Geeky things to do with DMARC

May 25th edition.

Between 2013-05-24 17:00:00 and 2013-05-25 16:59:59, somebody at the United States Army base in Fort Huachuca, Arizona (home of the “U.S. Army Intelligence Center and the U.S. Army Network Enterprise Technology Command (NETCOM)/9th Army Signal Command”) attempted to forge an email to a Yahoo email address purporting to be from my domain

I discovered this while testing the report analysis tools in Mail::DMARC, my nearly complete implementation of DMARC. DMARC is a nifty bit of tech where mail server operators (in this case, Yahoo!) report message delivery information to domain owners (in this case, me). In this case, Yahoo received the non-conforming message attempt from IP, which resolves to GeoIP locates the IP at:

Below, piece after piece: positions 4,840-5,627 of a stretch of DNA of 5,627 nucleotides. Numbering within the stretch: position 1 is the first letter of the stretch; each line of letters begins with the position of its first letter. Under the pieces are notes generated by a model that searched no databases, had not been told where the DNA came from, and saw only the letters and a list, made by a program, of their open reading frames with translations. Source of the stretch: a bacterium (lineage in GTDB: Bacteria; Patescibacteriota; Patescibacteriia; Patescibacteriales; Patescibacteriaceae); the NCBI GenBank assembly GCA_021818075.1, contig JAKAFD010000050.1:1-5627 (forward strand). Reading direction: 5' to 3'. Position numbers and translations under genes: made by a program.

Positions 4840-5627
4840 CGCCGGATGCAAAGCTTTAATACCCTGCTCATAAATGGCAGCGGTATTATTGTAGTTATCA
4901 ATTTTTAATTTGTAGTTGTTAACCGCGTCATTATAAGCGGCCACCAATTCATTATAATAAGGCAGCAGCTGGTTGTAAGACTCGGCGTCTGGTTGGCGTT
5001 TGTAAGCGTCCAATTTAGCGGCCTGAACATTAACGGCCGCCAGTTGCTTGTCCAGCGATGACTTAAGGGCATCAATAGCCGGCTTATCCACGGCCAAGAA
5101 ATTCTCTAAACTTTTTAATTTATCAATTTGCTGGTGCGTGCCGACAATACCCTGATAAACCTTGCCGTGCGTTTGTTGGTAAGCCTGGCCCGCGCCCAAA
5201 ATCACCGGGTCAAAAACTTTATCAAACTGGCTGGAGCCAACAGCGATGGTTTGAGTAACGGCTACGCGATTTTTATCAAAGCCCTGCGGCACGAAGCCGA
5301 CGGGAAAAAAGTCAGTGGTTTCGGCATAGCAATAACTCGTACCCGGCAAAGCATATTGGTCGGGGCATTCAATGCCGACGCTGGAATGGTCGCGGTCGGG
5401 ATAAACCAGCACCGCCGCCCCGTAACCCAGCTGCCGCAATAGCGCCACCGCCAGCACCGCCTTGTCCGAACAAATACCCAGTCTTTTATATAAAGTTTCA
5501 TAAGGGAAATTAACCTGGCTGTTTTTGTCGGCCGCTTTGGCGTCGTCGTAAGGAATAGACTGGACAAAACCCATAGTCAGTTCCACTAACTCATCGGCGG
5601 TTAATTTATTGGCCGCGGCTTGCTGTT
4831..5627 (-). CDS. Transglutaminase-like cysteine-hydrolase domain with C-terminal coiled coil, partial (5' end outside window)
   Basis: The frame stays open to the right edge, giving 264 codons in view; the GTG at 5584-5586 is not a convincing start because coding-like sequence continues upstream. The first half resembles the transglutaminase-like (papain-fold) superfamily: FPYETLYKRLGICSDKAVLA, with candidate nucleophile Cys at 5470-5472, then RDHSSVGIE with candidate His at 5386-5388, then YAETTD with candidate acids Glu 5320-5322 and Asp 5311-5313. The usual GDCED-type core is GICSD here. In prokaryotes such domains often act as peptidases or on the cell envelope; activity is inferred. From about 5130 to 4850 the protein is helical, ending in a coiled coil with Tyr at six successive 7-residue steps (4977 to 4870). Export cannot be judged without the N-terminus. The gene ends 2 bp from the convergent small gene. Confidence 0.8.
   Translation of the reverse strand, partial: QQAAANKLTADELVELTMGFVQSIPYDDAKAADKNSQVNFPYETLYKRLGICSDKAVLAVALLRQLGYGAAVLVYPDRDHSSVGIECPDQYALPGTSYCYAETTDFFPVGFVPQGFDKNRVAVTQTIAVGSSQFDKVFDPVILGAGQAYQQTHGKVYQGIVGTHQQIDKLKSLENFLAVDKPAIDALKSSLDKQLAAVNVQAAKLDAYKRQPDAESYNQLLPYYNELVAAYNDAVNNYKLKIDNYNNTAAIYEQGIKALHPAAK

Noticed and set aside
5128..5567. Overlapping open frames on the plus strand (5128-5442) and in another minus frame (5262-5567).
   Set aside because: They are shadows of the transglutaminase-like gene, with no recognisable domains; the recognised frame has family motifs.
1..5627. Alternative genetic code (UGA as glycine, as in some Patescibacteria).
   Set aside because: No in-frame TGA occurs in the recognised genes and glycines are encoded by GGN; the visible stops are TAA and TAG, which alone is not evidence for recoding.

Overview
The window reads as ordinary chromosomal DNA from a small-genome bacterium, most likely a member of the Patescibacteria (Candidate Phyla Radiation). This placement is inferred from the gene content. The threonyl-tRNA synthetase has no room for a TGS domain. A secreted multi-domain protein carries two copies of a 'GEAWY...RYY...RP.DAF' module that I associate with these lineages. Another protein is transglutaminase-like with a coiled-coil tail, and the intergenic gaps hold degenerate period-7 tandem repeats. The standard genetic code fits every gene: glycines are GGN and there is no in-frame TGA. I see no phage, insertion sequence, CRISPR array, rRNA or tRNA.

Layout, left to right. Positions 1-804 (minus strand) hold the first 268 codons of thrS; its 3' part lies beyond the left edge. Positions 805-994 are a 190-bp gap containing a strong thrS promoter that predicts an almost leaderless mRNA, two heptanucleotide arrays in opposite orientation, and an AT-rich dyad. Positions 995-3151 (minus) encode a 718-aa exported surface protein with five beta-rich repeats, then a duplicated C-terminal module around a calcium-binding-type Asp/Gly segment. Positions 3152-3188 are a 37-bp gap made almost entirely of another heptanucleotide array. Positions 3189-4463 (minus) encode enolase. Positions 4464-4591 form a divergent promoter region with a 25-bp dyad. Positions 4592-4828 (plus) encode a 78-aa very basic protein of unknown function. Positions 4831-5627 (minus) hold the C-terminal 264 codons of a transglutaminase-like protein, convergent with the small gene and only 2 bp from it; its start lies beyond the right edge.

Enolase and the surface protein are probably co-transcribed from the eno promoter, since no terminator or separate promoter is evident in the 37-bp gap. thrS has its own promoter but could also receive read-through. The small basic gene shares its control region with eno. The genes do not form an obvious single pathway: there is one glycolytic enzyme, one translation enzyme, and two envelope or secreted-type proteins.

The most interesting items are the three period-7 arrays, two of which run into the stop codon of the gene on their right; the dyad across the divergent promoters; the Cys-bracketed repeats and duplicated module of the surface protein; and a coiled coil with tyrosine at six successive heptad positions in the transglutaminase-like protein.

US, AZ, Fort Huachuca, 85613, 31.527300, -110.360703, 789, 520.

Because the message didn’t conform to my published DMARC policy, Yahoo rejected it and reported information about the attempt to me. To rule out the possibility of this being a legit message being forwarded, I checked my logs and found zero messages being sent from that domain during the time period. I’d be quite curious to hear an explanation for this attempt.

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